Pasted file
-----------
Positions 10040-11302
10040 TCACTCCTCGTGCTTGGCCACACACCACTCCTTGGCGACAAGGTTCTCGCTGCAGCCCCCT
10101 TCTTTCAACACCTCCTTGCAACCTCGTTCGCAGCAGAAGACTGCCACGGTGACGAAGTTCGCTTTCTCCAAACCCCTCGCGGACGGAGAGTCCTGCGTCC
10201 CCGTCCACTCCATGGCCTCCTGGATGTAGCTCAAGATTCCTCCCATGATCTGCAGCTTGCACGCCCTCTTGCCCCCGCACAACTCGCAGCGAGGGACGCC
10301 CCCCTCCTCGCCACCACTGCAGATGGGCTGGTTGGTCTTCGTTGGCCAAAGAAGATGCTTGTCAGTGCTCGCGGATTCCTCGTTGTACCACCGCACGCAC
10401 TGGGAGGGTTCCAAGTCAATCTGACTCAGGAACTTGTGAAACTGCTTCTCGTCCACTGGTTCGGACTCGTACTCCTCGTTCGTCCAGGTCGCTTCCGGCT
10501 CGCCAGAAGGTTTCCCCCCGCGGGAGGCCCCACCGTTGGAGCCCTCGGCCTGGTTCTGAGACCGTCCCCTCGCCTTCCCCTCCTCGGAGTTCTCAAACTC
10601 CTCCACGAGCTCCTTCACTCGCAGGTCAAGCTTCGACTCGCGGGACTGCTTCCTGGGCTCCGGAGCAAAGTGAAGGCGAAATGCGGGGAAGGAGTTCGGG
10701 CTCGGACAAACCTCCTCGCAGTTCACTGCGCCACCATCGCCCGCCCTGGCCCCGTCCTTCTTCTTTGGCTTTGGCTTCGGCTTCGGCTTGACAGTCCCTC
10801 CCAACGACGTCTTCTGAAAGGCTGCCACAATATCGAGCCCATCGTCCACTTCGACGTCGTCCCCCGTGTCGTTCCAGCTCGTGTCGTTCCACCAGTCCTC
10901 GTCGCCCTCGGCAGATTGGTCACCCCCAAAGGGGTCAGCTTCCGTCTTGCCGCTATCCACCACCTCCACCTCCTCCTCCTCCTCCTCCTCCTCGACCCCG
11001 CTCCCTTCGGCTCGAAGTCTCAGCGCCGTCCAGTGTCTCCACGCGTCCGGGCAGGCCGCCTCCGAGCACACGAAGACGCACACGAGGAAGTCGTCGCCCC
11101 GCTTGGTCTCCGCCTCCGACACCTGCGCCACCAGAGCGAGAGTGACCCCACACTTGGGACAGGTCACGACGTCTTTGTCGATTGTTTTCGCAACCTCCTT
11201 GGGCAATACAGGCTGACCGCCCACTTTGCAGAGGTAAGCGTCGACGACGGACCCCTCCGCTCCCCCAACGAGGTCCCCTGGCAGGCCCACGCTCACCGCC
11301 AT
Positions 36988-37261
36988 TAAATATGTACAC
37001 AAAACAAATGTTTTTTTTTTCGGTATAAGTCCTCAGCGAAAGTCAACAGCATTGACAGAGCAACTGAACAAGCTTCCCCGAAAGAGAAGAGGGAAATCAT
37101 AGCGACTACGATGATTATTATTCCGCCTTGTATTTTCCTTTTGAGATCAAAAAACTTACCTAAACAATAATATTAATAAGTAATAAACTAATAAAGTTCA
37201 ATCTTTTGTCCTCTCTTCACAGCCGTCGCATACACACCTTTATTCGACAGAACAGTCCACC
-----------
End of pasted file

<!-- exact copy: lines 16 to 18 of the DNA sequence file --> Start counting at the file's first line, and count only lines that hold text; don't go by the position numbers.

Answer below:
Positions 36988-37261
36988 TAAATATGTACAC
37001 AAAACAAATGTTTTTTTTTTCGGTATAAGTCCTCAGCGAAAGTCAACAGCATTGACAGAGCAACTGAACAAGCTTCCCCGAAAGAGAAGAGGGAAATCAT